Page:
Praziquantel (Biltricide)

Effective against various trematodes and cestodes including Schistosoma species and tapeworms. Works by increasing parasite's cell membrane permeability. Results in loss of intracellular calcium, massive muscle contractions, and spastic paralysis of parasites, as well as damage to schistosome tegument, followed by attachment of phagocytes to parasite.

 

Follow-up

Further Outpatient Care

See the list below:

  • Follow-up CT scan is needed to assess response to medical and surgical treatment.

  • Long-term anticonvulsant therapy is usually not necessary.

Further Inpatient Care

See the list below:

  • Neurosurgical intervention is required only in cases of obstructive hydrocephalus or ventricular or subarachnoid cysticerci.

  • Ophthalmic surgery is recommended in all cases of ocular cysticercosis, because the inflammatory reaction to medical therapy may threaten vision.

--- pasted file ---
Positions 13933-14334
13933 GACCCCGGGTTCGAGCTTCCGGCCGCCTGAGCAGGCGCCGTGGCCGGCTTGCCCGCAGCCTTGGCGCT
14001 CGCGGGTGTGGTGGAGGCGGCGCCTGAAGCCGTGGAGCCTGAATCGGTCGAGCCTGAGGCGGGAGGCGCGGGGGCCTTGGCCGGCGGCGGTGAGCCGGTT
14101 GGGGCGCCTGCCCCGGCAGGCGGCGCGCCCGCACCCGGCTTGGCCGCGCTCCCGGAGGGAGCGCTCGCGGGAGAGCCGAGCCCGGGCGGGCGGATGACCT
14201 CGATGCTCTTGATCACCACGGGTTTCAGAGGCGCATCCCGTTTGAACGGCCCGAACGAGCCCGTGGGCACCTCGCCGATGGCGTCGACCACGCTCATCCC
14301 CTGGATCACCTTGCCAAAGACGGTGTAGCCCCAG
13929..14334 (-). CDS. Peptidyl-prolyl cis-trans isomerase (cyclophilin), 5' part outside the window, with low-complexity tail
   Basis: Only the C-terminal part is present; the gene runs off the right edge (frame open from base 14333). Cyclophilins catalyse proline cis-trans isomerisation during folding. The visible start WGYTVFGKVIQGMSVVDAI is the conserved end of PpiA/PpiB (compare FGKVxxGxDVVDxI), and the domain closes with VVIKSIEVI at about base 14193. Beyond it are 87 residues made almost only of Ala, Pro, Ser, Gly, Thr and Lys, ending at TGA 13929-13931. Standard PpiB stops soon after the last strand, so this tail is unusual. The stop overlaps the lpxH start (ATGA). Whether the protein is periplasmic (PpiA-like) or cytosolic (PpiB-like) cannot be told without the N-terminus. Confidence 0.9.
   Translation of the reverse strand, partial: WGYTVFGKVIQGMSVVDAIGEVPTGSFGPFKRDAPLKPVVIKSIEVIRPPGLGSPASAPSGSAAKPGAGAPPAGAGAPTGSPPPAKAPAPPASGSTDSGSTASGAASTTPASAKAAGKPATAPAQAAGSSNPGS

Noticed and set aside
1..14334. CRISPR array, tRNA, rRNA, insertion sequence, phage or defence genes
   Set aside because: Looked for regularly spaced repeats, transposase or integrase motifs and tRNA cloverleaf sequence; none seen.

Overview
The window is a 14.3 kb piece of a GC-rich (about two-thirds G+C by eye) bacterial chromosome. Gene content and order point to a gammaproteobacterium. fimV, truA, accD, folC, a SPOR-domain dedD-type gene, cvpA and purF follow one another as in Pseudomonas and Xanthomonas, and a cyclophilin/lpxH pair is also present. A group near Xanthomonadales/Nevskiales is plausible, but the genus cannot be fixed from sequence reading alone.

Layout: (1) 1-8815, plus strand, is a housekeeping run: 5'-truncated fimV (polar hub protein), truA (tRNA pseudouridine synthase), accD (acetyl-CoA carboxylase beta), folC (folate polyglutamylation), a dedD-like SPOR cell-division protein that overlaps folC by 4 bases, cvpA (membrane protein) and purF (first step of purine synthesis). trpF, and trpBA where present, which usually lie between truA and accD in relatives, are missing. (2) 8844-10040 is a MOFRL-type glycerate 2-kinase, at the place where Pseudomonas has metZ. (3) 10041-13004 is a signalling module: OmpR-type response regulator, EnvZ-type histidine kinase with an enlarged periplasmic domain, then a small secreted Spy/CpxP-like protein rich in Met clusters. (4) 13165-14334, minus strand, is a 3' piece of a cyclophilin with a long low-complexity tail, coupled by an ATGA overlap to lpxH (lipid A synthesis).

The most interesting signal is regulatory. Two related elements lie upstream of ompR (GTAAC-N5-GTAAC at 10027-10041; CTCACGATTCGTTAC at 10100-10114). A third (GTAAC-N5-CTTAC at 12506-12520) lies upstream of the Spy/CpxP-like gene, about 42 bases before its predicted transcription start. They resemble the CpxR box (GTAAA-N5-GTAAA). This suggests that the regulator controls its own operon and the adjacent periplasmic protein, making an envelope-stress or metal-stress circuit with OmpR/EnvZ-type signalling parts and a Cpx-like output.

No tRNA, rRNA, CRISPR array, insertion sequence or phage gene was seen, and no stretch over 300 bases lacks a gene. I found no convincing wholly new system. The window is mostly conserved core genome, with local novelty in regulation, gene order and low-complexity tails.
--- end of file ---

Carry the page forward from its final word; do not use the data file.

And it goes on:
• Isolation is not required for hospitalized patients.

Deterrence/Prevention

Family members should be screened for parasitic disease. Attention should be given to personal hygiene.

Complications

See the list below:

  • Intracranial herniation

  • Stroke

  • Status epilepticus

  • Hydrocephalus

Prognosis

See the list below:

  • Prognosis is excellent in almost all cases. Many investigators affirm that most patients with neurocysticercosis (NC) with seizures or epilepsy have a good prognosis. Conversely, in patients with extraparenchymal forms the prognosis is unfavorable, especially those patients with hydrocephalus due to arachnoiditis.

  • Recent prospective cohort studies determined the risk of seizure recurrence after a first seizure due to NC and evaluated risk factors for seizure recurrence, including the influence of antihelminthic treatment.